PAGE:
What is oft forgotten is that every ruin has a vast support region close by that existed even in the desert. Only the Romans transported grain over vast distances during antiquity. Thus a city like Petra already distant from other centers needed a significant local agriculture. That it was hydraulic is no surprise.
That also implies that it was constructed over centuries and why it never quickly recovered once destroyed.
It also shows us how easy it is to underestimate ancient populations throughout the middle East and how untrustworthy assumptions can be in desert countries. A densely populated valley bottom can blow away with an interruption of the water supply. This happened many times and usually because of barbarian invasion, the last been the Mongols.
Since then a feudalistic mind set obstructed the necessary local investment. Thus the Levant became a poorly populated waste easily seized by the Europeans and their inheritors.
LAND NEAR PETRA WAS A GREEN OASIS IN THE PAST
About 15 km to the east of the ancient city of Petra, archaeologists from the University of Leiden have discovered an impressive network of ancient water conservation measures and irrigated field systems.
Water management in the desert
“A huge green oasis” is how Dr. Ir. Mark Driessen describes it. “That’s what this part of the desert must have looked like in past times.”
In Antiquity, an ingenious system of underground canals, hacked out of the limestone bedrock, in addition to specially built aqueducts and reservoirs with capacities of millions of litres of water, transformed this marginal region into a complex man-made landscape. This is a fantastic example of ancient water-management technology, constructed to irrigate the surrounding terraced field systems.
Dr. Driessen, director of the Udhruh Archaeological Project, said, “Thanks to the enthusiasm and hard work of the students and staff of the Faculty of Archaeology we have succeeded in linking the diverse elements of this complex which lie scattered over an immense area of many square kilometres, thereby closing the gaps in this fascinating archaeological puzzle’.
It is possible that parts of this agricultural system – which was certainly exploited in the 6th century CE– were already well established at least 2000 years ago. Analysis of construction mortar and other artefacts such as pottery will hopefully provide a firmer date for the system.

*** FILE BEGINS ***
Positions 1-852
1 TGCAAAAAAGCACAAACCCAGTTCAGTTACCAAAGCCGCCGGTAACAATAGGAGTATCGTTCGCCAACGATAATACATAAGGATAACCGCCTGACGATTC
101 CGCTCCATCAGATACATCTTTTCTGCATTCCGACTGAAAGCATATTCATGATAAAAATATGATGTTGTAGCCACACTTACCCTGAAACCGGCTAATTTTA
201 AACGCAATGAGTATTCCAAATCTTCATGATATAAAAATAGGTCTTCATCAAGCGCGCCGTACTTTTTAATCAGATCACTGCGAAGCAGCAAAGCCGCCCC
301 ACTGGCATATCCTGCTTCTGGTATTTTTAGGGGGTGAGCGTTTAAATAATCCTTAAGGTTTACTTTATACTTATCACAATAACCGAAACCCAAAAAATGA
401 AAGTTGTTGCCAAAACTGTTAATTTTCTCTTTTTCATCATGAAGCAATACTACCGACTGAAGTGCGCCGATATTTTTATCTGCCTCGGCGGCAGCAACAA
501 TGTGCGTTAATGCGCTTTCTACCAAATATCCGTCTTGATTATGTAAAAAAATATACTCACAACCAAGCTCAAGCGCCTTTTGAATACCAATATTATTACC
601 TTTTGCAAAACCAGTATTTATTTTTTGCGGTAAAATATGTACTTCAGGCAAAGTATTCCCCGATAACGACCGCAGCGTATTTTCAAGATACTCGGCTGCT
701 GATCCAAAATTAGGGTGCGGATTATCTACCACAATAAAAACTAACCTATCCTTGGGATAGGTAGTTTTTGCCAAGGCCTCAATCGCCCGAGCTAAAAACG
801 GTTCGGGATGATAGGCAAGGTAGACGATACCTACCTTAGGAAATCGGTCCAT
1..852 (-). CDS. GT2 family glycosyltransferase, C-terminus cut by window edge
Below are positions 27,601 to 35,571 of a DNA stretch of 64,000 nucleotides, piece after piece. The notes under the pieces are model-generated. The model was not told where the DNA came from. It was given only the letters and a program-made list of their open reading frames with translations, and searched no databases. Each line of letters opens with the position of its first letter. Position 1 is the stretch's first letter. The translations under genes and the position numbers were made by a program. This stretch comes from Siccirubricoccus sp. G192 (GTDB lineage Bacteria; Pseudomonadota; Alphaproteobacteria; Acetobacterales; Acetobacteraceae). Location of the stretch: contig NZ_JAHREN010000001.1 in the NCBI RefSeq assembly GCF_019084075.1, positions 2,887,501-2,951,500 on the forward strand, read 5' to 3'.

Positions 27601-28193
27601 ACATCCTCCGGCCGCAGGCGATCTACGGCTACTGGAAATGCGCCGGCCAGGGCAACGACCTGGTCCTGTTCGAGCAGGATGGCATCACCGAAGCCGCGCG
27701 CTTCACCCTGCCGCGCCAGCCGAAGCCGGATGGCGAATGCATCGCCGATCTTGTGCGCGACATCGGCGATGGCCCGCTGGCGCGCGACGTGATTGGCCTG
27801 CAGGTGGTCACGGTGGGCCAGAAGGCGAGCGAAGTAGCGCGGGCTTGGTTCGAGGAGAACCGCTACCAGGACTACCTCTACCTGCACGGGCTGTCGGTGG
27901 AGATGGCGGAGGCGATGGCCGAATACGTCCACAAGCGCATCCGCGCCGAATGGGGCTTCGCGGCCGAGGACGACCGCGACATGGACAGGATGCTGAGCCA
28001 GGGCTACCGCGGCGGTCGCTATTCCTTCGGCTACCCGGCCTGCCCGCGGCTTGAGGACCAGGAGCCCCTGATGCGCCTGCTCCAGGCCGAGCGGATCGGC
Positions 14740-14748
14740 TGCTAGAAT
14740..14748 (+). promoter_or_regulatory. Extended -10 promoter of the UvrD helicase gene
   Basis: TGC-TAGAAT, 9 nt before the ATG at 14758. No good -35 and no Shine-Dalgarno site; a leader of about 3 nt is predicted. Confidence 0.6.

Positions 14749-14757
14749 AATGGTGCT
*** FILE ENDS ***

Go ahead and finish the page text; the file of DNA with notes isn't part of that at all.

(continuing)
A complete Roman fort
The Udhruh Archaeological Project started in 2011 as a cooperative project between the Faculty of Archaeology of the University of Leiden and the Petra College for Tourism and Archaeology of the Al-Hussein Bin Talal University. Surveys carried out in June and July in and around the Roman fort of Udhruh have resulted in many more interesting discoveries.
Exploration of the 4.7 hectare Roman fort of Udhruh shows that this is probably the most intact fort of the entire Roman Empire.
In several places the outer walls and towers still stand several metres high and the interior buildings lie under a layer of construction debris more than 2.5 metres thick. The quarries that provided stone for fort construction have been extensively surveyed. They cover an area of several hectares and are amongst the largest to be identified in the Roman provinces.
The site of Udhruh most probably played an important logistical role in the trade of myrrh and frankincense through which the Nabateans acquired their wealth, and their capital Petra its prosperity. The archaeological research aims of the project deal with the development of this trade and the transformation of the landscape through Nabatean, Roman-Byzantine times into the early Islamic periods.
Greening a now barren desert is only part of the technological benefits that could have uses today. Udhruh offers interesting possibilities for applied archaeology and interdisciplinary research related to modern sustainable agricultural use and community-based tourism in which the local peoples participate and benefit.
The South Jordan survey will be continued in May and June 2013.
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